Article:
Masonic Homes pulls plug on Union City Development; Fremont Considers Universal Design

Just got this bit of news from BayEast.

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Government Affairs Action for the Week of February 21, 2010

by David C. Stark, Public Affairs Director


Masonic Homes pulls plug on Union City Development: On Friday, Feb. 26 representatives of the Masonic Homes (a senior housing facility in the foothills north of Union City) announced the cancellation of plans to develop land on parcels just north of Mission Blvd. Current economic conditions were cited as the primary reason for not pursuing the development.

The proposed development would have included a variety of residential and commercial uses along with a recreation center and a church. Development of the site would have required Union City voters to approve a ballot measure moving the boundaries of the existing hillside protection ordinance.

The development of the site had already become a political hot potato with members of the City Council split on the issue and community groups organizing to oppose the project. It was anticipated this issue would have gone to the voters in November and would have played a role in the City Council elections, too.

Masonic Homes staff made a presentation to the Bay East Local Government Affairs Council late last year seeking support for the project. Earlier this year Bay East staff had also made contact with a group opposing the development. Bay East had not yet taken a position on the project.


Fremont studies "Universal Design" requirements: On Thursday, Feb. 25 the City of Fremont held the first in a series of meetings about adopting "Universal Design" requirements. "Universal Design" is defined as an approach to the design and construction of residential developments which takes into consideration children, the elderly and persons with disabilities.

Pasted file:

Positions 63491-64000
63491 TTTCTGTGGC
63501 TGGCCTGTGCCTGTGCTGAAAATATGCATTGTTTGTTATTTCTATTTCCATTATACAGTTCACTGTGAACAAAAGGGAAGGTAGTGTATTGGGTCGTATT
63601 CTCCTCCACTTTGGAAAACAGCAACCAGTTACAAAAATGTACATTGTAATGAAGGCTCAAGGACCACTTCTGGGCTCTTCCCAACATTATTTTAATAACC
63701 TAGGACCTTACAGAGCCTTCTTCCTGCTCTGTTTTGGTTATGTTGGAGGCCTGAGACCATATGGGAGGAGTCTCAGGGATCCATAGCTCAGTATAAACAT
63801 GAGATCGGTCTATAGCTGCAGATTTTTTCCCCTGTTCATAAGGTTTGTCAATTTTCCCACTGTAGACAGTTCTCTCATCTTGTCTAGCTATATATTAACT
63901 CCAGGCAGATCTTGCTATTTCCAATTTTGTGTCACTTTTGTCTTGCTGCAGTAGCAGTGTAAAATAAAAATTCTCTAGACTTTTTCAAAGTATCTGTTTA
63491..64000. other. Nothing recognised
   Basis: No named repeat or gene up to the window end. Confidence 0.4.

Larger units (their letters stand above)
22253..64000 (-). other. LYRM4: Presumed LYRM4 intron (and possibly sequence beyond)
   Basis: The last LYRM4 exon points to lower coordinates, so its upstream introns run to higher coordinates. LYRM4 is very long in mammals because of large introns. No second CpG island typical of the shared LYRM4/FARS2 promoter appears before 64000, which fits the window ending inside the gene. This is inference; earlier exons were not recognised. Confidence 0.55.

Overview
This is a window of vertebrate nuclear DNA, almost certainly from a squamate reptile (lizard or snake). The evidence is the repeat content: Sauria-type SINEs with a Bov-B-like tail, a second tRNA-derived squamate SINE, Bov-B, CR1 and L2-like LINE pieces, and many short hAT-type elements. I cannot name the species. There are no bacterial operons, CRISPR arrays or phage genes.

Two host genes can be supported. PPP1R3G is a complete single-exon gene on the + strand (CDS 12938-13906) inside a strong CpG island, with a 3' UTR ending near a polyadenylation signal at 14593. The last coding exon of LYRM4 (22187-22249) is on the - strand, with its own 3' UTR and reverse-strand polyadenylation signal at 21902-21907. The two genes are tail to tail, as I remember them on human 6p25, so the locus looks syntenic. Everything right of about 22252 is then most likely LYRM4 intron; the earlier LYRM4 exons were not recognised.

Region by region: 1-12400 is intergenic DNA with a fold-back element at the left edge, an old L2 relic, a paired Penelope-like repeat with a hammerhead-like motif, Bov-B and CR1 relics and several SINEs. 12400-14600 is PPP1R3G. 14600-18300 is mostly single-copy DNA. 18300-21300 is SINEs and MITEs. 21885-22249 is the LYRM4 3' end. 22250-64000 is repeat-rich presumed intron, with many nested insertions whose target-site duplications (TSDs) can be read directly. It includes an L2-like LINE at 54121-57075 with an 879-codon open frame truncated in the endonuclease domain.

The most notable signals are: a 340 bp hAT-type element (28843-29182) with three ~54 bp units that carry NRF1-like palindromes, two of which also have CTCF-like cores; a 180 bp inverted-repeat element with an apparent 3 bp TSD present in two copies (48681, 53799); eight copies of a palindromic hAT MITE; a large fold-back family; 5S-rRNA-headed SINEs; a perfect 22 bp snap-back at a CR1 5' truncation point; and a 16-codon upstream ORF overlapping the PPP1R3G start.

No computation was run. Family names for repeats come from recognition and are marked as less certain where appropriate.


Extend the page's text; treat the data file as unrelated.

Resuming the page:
Homes with Universal Design features often include wider hallways and doorways; bedrooms and bathrooms on the first floor of multi-story homes; lower counter tops and electrical switches and higher outlets and bathrooms with "roll-in" showers, lever-type faucets and provisions for the installation of grab bars. It differs from requirements derived from the Americans with Disabilities Act (ADA) in that it typically applies to private residences verses public buildings which often fall under the ADA.

The Fremont City Council has directed staff to prepare an ordinance that could apply Universal Design standards to private residences. The Feb. 25 meeting brought together stakeholders from the development, real estate and disabled communities. Local REALTORS® were represented by Bay East staff.

During the meeting both Bay East staff and members from the development community expressed concerns about any ordinance that would require existing homes to be retrofitted to include Universal Design elements. Fremont city staff were sensitive to the cost and complexity of such requirements and suggested Universal Design standards would, most likely, only be applied to new residential construction.

Bay East will continue to participate in the development of the ordinance.